A PA is only required to have one primary supervising physician. The primary supervising physician is the physician who accepts full responsibility and liability for the PA’s medical activities and professional conduct at all times, whether the physician personally is providing supervision or supervision is being provided by a back-up supervising physician.
A physician assistant is not required to have a back-up supervising physician but is encouraged to have one during those times a primary supervising physician may not be readily available. The back-up supervising physician is the physician who accepts responsibility for supervision of PA’s activities in absence of primary supervising physician. The back-up supervising physician is responsible and liable for PA’s activities ONLY when providing supervision.
All supervising physicians must be licensed by NCMB and not prohibited from supervising PAs. Primary and back-up supervising physicians must ensure PA has adequate back-up for any procedure performed by PA in any practice location (office, home, hospital, etc.).
What written form of “Supervisory Arrangement” is required between a PA and supervising physician?
A supervisory arrangement is a written statement that describes medical acts, tasks and functions (including prescriptive authority instructions) delegated to the PA by the primary supervising physician appropriate to the PA’s qualification, training, skill and competence. The primary supervising physician and the PA must sign and date the supervisory arrangement, keep it on file at all practice sites and make it available to the Board if requested.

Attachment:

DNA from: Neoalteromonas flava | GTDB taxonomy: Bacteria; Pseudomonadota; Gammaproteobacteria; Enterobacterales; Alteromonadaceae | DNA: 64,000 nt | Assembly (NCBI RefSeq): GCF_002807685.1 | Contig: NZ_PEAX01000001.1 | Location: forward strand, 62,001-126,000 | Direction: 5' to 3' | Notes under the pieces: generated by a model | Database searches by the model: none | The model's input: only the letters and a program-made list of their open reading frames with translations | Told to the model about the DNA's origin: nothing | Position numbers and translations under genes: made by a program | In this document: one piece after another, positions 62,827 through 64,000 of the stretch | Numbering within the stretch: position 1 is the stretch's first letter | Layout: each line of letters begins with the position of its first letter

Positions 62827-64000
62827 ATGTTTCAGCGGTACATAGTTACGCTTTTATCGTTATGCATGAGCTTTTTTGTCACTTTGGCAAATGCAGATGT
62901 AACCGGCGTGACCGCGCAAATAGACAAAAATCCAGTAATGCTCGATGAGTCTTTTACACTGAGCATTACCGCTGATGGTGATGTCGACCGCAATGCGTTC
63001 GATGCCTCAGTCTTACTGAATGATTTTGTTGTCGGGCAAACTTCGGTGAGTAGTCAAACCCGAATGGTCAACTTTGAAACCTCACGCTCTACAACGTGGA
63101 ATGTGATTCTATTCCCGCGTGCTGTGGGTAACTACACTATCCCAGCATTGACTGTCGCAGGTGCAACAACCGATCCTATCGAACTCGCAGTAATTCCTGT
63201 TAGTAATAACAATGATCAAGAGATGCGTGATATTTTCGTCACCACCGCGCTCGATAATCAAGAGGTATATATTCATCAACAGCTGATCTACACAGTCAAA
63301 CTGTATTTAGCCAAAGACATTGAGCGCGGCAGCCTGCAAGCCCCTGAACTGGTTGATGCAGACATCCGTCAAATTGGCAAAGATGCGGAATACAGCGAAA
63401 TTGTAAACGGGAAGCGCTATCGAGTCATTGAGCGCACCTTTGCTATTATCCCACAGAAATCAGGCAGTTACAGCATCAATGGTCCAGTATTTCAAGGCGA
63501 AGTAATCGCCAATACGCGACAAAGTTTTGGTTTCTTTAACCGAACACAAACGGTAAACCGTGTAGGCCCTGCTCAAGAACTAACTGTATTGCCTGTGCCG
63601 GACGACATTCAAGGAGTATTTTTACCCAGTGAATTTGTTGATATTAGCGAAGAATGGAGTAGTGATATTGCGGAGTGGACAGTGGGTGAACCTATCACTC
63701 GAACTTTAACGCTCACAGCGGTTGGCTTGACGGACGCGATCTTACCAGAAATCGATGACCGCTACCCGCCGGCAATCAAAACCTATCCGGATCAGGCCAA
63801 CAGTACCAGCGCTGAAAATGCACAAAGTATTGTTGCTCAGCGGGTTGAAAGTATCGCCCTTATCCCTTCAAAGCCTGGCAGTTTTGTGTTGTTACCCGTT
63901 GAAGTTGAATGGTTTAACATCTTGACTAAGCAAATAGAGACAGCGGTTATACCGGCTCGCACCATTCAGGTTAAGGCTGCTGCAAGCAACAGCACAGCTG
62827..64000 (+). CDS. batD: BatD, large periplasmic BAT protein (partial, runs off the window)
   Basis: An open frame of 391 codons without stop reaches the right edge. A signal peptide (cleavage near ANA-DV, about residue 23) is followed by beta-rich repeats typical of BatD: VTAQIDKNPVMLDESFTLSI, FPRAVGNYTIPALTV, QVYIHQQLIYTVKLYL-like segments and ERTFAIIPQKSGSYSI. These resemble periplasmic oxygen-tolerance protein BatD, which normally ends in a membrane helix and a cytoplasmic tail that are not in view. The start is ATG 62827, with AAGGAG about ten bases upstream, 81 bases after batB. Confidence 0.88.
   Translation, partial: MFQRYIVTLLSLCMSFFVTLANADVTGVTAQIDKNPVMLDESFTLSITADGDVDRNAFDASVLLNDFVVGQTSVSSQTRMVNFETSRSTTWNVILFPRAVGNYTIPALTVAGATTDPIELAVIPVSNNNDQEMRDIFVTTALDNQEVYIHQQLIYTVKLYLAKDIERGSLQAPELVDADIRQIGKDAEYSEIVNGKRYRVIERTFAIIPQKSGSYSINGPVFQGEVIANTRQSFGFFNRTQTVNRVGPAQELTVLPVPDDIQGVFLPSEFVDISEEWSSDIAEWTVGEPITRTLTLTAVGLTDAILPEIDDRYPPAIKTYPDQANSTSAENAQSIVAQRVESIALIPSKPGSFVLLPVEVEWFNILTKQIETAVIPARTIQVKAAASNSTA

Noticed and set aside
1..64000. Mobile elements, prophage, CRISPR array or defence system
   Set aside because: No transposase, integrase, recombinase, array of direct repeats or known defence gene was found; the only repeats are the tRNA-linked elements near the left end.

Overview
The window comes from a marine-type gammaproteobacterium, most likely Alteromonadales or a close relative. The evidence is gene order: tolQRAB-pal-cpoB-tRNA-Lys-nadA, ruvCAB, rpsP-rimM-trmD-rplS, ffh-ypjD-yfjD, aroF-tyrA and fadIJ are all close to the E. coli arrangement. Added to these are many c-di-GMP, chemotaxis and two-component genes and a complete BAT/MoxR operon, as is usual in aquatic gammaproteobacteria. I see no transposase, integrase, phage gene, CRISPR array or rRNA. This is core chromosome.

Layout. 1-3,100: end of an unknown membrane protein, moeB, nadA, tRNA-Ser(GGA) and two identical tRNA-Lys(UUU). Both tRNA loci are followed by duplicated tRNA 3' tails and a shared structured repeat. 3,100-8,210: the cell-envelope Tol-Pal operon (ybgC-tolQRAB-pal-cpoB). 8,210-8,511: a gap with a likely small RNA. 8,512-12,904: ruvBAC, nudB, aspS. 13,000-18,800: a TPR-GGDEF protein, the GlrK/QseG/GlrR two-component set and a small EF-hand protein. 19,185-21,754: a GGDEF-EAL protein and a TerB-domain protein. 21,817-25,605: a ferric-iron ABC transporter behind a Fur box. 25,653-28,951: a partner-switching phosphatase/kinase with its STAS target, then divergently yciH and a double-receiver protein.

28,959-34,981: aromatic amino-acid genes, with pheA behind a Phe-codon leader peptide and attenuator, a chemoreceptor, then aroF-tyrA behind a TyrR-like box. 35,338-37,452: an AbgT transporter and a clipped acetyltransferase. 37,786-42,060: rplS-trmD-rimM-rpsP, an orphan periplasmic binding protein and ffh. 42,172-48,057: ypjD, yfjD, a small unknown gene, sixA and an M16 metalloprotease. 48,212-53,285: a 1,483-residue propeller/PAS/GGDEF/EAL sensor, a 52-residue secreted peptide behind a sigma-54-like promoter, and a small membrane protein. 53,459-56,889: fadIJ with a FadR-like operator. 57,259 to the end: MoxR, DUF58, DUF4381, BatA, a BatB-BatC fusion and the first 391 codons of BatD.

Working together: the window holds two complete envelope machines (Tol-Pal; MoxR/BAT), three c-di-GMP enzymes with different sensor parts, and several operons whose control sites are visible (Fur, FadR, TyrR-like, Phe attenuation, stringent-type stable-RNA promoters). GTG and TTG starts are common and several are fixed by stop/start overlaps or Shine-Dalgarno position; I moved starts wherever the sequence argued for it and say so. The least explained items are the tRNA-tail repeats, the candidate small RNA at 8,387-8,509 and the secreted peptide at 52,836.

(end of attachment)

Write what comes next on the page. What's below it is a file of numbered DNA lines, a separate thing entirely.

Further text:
If there is a back-up supervising physician, they are required to complete the back-up supervising physician form. This form must be signed and dated by the back-up supervising physician, primary supervising physician and the PA. This form must be kept onsite as a part of the supervisory arrangement.
What is meant by “scope of practice”?
A PA’s scope of practice includes those medical acts, tasks or functions, including prescribing and dispensing of drugs and medical devices, that are delegated by the supervising physician in his or her individualized supervisory arrangement.
If I fail to renew my license, how much time do I have before my license is made inactive?
All active licensees in NC must register their license no later than 30 days after their birthday. After 30 days, if you have not registered, then you will be sent a certified return receipt letter stating that you have 30 days from the date of receipt to register (as evidenced by the return receipt). It is during the second 30 days you must pay the late fee. If your registration is not received within this period your license will be placed on inactive status.
Does a PA need to renew his or her license every year?
Yes. All active PA licensees must renew annually within 30 days of their birthdays.
How many PAs can a physician supervise?
There is no specific limit. However, the supervising physician is expected to provide adequate supervision and comply with all applicable laws and rules.
My birthday is now here. Do I need to pay the registration fee so soon after receiving my PA license?
Yes. North Carolina law requires that physician assistants register with and pay a fee to the NCMB within thirty days of their birthday each year, no matter when the PA license is issued.
What does my PA badge need to read?